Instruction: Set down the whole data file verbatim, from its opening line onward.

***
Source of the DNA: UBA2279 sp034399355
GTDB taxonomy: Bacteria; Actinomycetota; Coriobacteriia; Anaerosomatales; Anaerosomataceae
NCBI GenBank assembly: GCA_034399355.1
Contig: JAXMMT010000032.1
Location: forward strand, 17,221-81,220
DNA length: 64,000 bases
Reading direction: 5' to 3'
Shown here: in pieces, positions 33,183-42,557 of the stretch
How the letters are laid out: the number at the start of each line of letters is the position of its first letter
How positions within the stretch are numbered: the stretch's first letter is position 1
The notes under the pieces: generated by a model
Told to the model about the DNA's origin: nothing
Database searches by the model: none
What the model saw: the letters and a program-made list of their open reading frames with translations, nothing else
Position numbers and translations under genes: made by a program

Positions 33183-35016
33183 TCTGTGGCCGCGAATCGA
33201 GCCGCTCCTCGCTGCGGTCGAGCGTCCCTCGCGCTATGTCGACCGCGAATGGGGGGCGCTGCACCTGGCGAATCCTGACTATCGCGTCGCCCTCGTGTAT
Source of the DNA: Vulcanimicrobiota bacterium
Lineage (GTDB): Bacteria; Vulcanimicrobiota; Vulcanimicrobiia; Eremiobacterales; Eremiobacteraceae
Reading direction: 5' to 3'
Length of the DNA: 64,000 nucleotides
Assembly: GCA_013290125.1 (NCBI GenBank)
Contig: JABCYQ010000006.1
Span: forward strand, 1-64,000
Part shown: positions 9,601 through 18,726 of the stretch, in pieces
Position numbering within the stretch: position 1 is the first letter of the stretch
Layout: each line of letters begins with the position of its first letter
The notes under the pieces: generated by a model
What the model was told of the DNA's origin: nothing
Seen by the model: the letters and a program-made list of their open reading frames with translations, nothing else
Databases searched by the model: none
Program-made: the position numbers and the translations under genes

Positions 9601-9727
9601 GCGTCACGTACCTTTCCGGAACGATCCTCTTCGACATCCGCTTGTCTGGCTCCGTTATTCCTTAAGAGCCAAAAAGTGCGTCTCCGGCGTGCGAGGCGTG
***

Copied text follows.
Source of the DNA: UBA2279 sp034399355
GTDB taxonomy: Bacteria; Actinomycetota; Coriobacteriia; Anaerosomatales; Anaerosomataceae
NCBI GenBank assembly: GCA_034399355.1
Contig: JAXMMT010000032.1
Location: forward strand, 17,221-81,220
DNA length: 64,000 bases
Reading direction: 5' to 3'
Shown here: in pieces, positions 33,183-42,557 of the stretch
How the letters are laid out: the number at the start of each line of letters is the position of its first letter
How positions within the stretch are numbered: the stretch's first letter is position 1
The notes under the pieces: generated by a model
Told to the model about the DNA's origin: nothing
Database searches by the model: none
What the model saw: the letters and a program-made list of their open reading frames with translations, nothing else
Position numbers and translations under genes: made by a program

Positions 33183-35016
33183 TCTGTGGCCGCGAATCGA
33201 GCCGCTCCTCGCTGCGGTCGAGCGTCCCTCGCGCTATGTCGACCGCGAATGGGGGGCGCTGCACCTGGCGAATCCTGACTATCGCGTCGCCCTCGTGTAT
Source of the DNA: Vulcanimicrobiota bacterium
Lineage (GTDB): Bacteria; Vulcanimicrobiota; Vulcanimicrobiia; Eremiobacterales; Eremiobacteraceae
Reading direction: 5' to 3'
Length of the DNA: 64,000 nucleotides
Assembly: GCA_013290125.1 (NCBI GenBank)
Contig: JABCYQ010000006.1
Span: forward strand, 1-64,000
Part shown: positions 9,601 through 18,726 of the stretch, in pieces
Position numbering within the stretch: position 1 is the first letter of the stretch
Layout: each line of letters begins with the position of its first letter
The notes under the pieces: generated by a model
What the model was told of the DNA's origin: nothing
Seen by the model: the letters and a program-made list of their open reading frames with translations, nothing else
Databases searched by the model: none
Program-made: the position numbers and the translations under genes

Positions 9601-9727
9601 GCGTCACGTACCTTTCCGGAACGATCCTCTTCGACATCCGCTTGTCTGGCTCCGTTATTCCTTAAGAGCCAAAAAGTGCGTCTCCGGCGTGCGAGGCGTG